Why jerks run the world

February 15, 2008, 1:16 PM UTC


I’ll tell you a funny story. Last night I went to one of those restaurants that feast on the egos of the rich and famous. The room is often filled with people who you would probably know if you saw their faces on the front page of some tabloid or business publication. It’s amazing that there’s enough air to breathe in there, let alone eat, with so many great narcissists sucking the oxygen out of the atmosphere. 

The place is rather small, with a bar in one small entry room and a bigger room past the portal of glory. People enter, remove their coats, and are then ushered at varying rates of speed to their thrones. I arrived at 7:30 to meet my friends for an 8:00 PM reservation. We were to be a group of three and only one of them was there, my pal Dworkin.

“I wonder if they could seat us a little early,” he said as we were finishing our drinks at about 7:45. I peered into the dining room, which was virtually empty. “Give it a try,” I said.  He returned from his chat with the maitre d’. “He says they’re still setting it up,” he said.

We ordered another drink. The bar was warm and cozy, filled with people drinking, eating at little tables that had no social cache, looking around to see if they could spot somebody famous going in to dine in the big room.

We waited. People began to arrive for dinner. I saw Vreeland, who I know from the corporation, come in with a few pals, doff his outerwear with flamboyance, hug a bunch of people at the door, and breeze into the castle keep. Then a great captain of industry appeared, was greeted with quiet, discreet cries of pleasure by the staff, and was all-but carried in a divan to his position of honor immediately. We continued to hang out at the bar. I was okay about it. It was a scene. I melded into it.

At 8:05, the dining room was still rather empty. I went to the maitre d’ and very politely asked if we could be seated now. He looked at me for a moment, making some inner calculation. I felt either under- or overdressed all of a sudden. “Your party is not complete yet,” he said.

“Yes,” I said very politely. I hate jerks in restaurants who make a scene about things. “But my friend Vreeland just went in there and there are still several empty seats at his table.””Oh!” said the maitre d’. “Mr. Vreeland! Well…” And then he smiled at me indulgently, as if to say, “Come along, my friend. You and a man of Mr. Vreeland’s standing should not be mentioned in the same breath.” I felt a little tickle of annoyance scratch at the back of my amour-propre. “Besides,” he added, not unkindly, “we’re just setting your table now. It should be a few minutes.”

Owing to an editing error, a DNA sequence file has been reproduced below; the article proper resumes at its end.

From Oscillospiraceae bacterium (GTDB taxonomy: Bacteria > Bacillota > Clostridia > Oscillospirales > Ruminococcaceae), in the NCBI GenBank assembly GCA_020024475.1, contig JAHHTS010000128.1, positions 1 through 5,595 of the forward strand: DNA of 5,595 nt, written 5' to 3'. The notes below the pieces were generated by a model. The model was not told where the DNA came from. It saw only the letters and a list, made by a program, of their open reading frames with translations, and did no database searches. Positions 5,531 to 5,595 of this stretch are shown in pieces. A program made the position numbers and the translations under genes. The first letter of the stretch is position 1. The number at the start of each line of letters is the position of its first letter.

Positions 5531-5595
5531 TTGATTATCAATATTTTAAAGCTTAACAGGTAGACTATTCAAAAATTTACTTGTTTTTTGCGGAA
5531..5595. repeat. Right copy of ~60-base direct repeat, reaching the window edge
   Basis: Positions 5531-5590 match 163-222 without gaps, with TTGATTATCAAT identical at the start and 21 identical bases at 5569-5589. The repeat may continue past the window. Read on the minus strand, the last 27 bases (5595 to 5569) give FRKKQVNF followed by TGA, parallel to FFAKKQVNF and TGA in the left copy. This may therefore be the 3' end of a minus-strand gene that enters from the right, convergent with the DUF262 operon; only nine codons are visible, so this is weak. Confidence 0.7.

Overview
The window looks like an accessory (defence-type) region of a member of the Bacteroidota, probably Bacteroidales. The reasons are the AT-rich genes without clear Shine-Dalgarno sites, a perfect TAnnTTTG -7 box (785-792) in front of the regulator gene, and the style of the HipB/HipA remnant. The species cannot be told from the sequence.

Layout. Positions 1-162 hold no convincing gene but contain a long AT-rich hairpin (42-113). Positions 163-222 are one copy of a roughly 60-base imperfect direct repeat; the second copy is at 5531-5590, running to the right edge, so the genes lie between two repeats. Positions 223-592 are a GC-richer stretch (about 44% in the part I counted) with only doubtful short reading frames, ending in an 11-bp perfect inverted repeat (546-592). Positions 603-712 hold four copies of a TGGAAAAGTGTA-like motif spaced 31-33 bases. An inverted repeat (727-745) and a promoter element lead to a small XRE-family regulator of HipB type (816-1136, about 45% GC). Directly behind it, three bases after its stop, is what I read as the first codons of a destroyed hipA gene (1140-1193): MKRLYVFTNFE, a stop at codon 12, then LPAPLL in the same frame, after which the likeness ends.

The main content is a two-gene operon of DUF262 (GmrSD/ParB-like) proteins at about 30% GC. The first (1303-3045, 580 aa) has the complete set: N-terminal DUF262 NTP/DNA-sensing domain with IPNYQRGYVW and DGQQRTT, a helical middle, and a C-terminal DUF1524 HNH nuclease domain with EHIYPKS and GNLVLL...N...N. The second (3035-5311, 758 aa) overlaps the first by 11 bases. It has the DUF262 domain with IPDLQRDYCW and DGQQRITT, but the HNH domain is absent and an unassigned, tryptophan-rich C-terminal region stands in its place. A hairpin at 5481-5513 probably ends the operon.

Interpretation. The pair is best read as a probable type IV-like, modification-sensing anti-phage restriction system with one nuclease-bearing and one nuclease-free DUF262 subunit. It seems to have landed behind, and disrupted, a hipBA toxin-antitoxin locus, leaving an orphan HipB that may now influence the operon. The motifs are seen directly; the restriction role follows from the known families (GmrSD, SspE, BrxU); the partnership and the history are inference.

I thanked him humbly, backed off to the bar again, and stood there with my companion. There was nothing else to do. I generally don’t like to have six drinks before dinner so we just hung out. Glossy people continued to enter and receive a fine helmet-polishing followed by immediate conveyance to comfy seats in the sanctified enclosure within.

My tickle was now and itch. I approached the maitre d’ again. “How about it,” I said.

“Actually,” he replied, looking at his book carefully, “we’re still waiting for your table to finish dessert.” A little bolt of sulphuric acid shot from my stomach into the back of my throat. “I thought you were just finished setting it,” I said evenly. “Oh yes,” he said coldly. “We’re just finished setting it.”

“Look,” I said, trying to keep my voice even. “I’ve seen about two dozen people float by here and into the next room. It’s still half empty. I have just heard from our third party, who is stuck in a cab but will be here in minutes. Come on.”

“I’m sure they’ll be finished with their desserts very soon,” said the maitre d’.

At that point I uttered a short observation of no particular import, put on my hat and coat, and left the establishment. I was, in fact, simply too angry to stand there anymore. So I went outside and stood in the cold. It was nice out there. We’re all equal under that big black sky.

About two minutes later, the door to the restaurant opened and Dworkin popped his head out. “They’re seating us now,” he said. I went in, said nothing to the maitre d’, and took off my coat. We were then hustled in to a very fine table, right next to General Pinochet’s. Perhaps it was not him. I heard he died. So maybe it was somebody else. “What happened?” I asked Dworkin.

“The maitre d’ was very upset,” he said. “He said, ‘Is there a problem with the gentleman?” and I said, ‘Yeah, he’s not used to waiting for anything.’ And he said ‘Oh’ and told me to go get you.” Our other pal showed up a few minutes later and we had a very lovely dinner.

What was clear to me was that 1) If I had not thrown a tantrum, we would not have have been seated until early March and 2) If I had not distinguished myself as an angry, over-sensitive, egotistical wheezebag, we would not have gotten such a good table, either. It was by demonstrating all the pushy, aggressive, ill-tempered and self-aggrandizing portions of my personality that I showed my qualification for proper treatment in that establishment.

And that’s why jerks run the world.